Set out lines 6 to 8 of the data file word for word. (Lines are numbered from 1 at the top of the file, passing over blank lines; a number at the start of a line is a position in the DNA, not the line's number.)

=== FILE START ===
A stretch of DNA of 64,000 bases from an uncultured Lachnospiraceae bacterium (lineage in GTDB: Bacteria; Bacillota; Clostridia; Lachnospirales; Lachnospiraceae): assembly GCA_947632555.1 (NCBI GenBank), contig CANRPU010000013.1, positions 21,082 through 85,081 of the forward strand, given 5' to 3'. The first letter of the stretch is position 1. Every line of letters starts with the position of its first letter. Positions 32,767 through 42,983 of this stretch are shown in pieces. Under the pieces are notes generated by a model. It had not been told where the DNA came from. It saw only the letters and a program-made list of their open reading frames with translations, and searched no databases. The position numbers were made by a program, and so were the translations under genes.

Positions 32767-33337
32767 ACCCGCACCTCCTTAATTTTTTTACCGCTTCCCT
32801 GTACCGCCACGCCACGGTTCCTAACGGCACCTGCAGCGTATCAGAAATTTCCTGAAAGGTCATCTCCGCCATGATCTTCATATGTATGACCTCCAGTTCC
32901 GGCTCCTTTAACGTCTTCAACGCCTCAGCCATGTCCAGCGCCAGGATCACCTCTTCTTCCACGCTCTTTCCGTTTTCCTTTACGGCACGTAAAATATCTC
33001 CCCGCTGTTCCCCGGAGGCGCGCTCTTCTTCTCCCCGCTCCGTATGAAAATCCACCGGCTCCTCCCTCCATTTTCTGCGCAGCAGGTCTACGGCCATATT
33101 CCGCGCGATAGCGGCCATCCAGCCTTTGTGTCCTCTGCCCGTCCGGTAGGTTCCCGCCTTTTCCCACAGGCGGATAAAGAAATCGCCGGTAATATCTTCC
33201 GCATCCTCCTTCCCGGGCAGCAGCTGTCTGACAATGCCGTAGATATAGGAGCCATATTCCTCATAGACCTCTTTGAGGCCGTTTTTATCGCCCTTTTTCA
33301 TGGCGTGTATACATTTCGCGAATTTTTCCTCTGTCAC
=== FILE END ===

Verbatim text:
33001 CCCGCTGTTCCCCGGAGGCGCGCTCTTCTTCTCCCCGCTCCGTATGAAAATCCACCGGCTCCTCCCTCCATTTTCTGCGCAGCAGGTCTACGGCCATATT
33101 CCGCGCGATAGCGGCCATCCAGCCTTTGTGTCCTCTGCCCGTCCGGTAGGTTCCCGCCTTTTCCCACAGGCGGATAAAGAAATCGCCGGTAATATCTTCC
33201 GCATCCTCCTTCCCGGGCAGCAGCTGTCTGACAATGCCGTAGATATAGGAGCCATATTCCTCATAGACCTCTTTGAGGCCGTTTTTATCGCCCTTTTTCA